(l)

FIGS. 9-10 shows method 201 of the present invention for the first example by time-slices 201-2 to 201-2. FIGS. 9-10 show the contents of MEM k (k=1 to k=J) each having CELL (n,k) (n=1 to N=2) (N=2 rows and J=8 columns), REG 1-8, LOG-1 1-8, ADD 1-8. SINGLE k (k=1 to J=8) of system 400 operate in the first mode. In reference to FIGS. 2-3, logic signals are T1=T2="1" and T3=T4="0". Variables X1, X2, X4, X6, X7, X8, X10, and X12 of FIG. 2 are given for SINGLE 1 and SINGLE 2. The other variables (not shown for simplicity) are X3=X1+X2, X5=X4, X9=X7+X8, X11=.O slashed., X13=.O slashed., and X14=.O slashed..

Time slices 201-1 (FIG. 9) and 201-2 (FIG. 10) illustrate the calculation of the first row vector {C}V (i=1) of matrix {C}. For simplicity, the calculation of the second row vector {C}V (I=2) of matrix {C} is not shown. In reference to method 100 of FIG. 5, time-slice 201-1 is taken at the end of accumulating step 105 for n=1 and time slice 201-2 is taken at the end of accumulating step 105 for n=N=2 when c(1,j) is provided.

(m)

FIGS. 11-14 shows method 202 of the present invention for the second example by time-slices 202-1 to 202-4. System 400 operates in the second mode (complex mode) with SWITCH 1 to 8 in position "2". The number of DOUBLE k which are required is J*2=2*2=4 (DOUBLE 1, DOUBLE 3, DOUBLE 5, and DOUBLE 7). FIGS. 10-14 show real numbers which are available at outputs 412-1 to 412-8 of REG 1-8, outputs 452-1 to 452-8 of LOG-1 1-8, and outputs 470-1 to 470-8 of ADD 1-8. MEM 1-8 is shown which each MEM having N=2 rows (CELL (1,1) to CELL (N,8)). Time slices 202-1 (FIG. 10) and 202-2 (FIG. 11) illustrate the calculation of the first row vector (i=1) of matrix {C} and time slices 202-3 (FIG. 12) and 202-4 (FIG. 13) illustrate the calculation if the second row vector (i=I=2) of matrix {C}.

CU 1-4 (see FIG. 3) and their associated components (MEM 1-4, REG 1-4, LOG-1 1-4, ADD 1-4, ACCU 1-4), or in other words DOUBLE 1 and 2, calculate element c(1,1) of matrix {C}) in two cycles for n=1 (time-slice 202-1) and n=N=2 (time-slice 202-2). CU 5-8 and their associates components (DOUBLE 5 and 7) calculate elements c(1,J) of matrix {C} in the same two clock cycles for n=1 (time-slice 202-1) and n=N=2 (time-slice 202-2). In two further time-slices (202-3 for n=1 and 202-4 for n=N), DOUBLE 1 and 3 calculate element c(I,1) and DOUBLE 5 and 7 calculate element c(I,J).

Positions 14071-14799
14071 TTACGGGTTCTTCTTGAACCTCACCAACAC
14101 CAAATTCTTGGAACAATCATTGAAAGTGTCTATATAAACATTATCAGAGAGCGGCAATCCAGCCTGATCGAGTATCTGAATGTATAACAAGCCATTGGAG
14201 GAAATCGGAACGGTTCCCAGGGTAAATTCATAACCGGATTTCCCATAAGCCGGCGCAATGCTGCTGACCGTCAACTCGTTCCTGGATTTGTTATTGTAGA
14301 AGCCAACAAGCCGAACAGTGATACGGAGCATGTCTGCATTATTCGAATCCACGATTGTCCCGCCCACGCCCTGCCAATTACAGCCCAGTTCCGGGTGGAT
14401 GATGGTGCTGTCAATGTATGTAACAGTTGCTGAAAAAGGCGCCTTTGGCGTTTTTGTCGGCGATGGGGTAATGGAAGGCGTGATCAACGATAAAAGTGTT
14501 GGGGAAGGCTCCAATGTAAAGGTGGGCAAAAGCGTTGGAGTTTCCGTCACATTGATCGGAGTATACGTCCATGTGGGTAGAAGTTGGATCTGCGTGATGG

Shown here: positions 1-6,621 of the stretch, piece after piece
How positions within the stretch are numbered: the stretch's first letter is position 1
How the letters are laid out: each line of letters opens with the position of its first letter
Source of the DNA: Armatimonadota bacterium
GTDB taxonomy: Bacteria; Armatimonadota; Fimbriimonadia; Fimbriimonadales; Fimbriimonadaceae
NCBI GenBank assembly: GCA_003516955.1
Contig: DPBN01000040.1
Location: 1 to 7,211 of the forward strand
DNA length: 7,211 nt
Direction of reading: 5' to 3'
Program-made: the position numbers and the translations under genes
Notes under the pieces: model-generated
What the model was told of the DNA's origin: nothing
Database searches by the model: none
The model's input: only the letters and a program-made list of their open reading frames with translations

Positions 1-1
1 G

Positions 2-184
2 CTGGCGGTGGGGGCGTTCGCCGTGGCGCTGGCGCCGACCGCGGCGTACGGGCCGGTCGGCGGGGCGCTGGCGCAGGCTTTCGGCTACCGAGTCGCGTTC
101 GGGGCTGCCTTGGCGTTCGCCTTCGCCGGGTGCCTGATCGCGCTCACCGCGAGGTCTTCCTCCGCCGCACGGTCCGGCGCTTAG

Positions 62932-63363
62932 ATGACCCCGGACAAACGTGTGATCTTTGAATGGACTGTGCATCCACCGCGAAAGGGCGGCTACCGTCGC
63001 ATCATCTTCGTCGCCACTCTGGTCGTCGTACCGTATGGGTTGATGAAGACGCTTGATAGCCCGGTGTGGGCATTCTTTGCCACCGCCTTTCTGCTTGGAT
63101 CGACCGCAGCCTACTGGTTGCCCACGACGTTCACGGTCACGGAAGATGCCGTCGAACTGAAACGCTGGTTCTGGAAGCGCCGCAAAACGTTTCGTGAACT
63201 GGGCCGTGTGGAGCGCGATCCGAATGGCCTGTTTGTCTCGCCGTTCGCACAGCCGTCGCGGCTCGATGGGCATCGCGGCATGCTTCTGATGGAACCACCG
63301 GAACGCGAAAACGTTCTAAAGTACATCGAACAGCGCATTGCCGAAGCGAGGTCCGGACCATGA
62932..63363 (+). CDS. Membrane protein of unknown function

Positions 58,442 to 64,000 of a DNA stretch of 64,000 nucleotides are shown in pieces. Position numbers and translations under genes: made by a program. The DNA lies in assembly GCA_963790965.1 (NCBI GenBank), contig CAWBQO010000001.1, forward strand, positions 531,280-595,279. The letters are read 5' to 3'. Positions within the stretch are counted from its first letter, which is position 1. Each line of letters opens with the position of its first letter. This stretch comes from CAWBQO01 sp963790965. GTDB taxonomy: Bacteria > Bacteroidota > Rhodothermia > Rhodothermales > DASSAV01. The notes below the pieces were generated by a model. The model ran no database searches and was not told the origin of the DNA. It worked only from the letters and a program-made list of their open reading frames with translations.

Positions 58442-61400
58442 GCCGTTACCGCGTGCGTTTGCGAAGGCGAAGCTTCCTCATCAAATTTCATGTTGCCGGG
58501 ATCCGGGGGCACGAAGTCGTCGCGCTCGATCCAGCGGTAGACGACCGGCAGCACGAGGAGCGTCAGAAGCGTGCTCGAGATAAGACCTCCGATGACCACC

Matrix {B} is loaded (step 210) into MEM 1-8 where it remains during time-slices 202-1 to 202-4 without being changed. {B} is loaded as:

______________________________________(belonging to DOUBLE 1)  log(Re(b(1,1))) in CELL (1,1) of MEM 1,  log(Re(b(N,1))) in CELL (N,1) of MEM 1,  -log(Im(b(1,1))) in CELL (1,2) of MEM 2,  (with "-" for negative representation)  -log(Im(b(N,1))) in CELL (N,2) of MEM 2,(belonging to DOUBLE 3)  log(Im(b(1,1))) in CELL (1,3) of MEM 3  log(Im(b(N,1))) in CELL (N,3) of MEM 3,  log(Re(b(1,1))) in CELL (1,4) of MEM 4  log(Re(b(N,1))) in CELL (N,4) of MEM 4______________________________________

The other elements of {B} are loaded into MEM 5-8 in, preferably, a similar way. Elements a(i,n) are loaded to REG 1-8 (step 220) as a(1,1) in time-slice 202-1, a(1,N)=a(1,2) in time-slice 202-2, a(I,1)=a(2,1) in time-slice 202-3, and a(I,N)=a(2,2) in time-slice 202-4. For convenience of explanation, in FIGS. 7-10, variables X1, X2, X7, X8, X4=X11, X10, X12=X14, and X6 of FIG. 2 are indicated for DOUBLE 1 being a representative example. Referring to equations (46) to (53), the calculation of the elements c(i,j) of {C} is given as follows:

______________________________________(46) Re(c(1,1)), by DOUBLE 1, during 202-1 and 202-2,(47) Re(c(1,J)), by DOUBLE 5, during 202-1 and 202-2,(48) Re(c(I,1)), by DOUBLE 1, during 202-3 and 202-4,(49) Re(c(I,J)), by DOUBLE 5, during 202-3 and 202-4,(50) Im(c(1,1)), by DOUBLE 3, during 202-1 and 202-2,(51) Im(c(1,J)), by DOUBLE 7, during 202-1 and 202-2,(52) Im(c(I,1)), by DOUBLE 3, during 202-3 and 202-4, and(53) Im(c(I,j)), by DOUBLE 7, during 202-3 and 202-4.______________________________________

It will be appreciated that although only one particular embodiment of the invention has been described in detail, various modifications and improvements can be made by a person skilled in the art based on the teachings herein without departing from the scope of the present invention which is properly determined by the claims that follow.

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Referenced by
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US6901422 *Mar 21, 2001May 31, 2005Apple Computer, Inc.Matrix multiplication in a vector processing system
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Classifications
U.S. Classification708/607, 708/622, 708/517
International ClassificationG06F17/16
Cooperative ClassificationG06F17/16
European ClassificationG06F17/16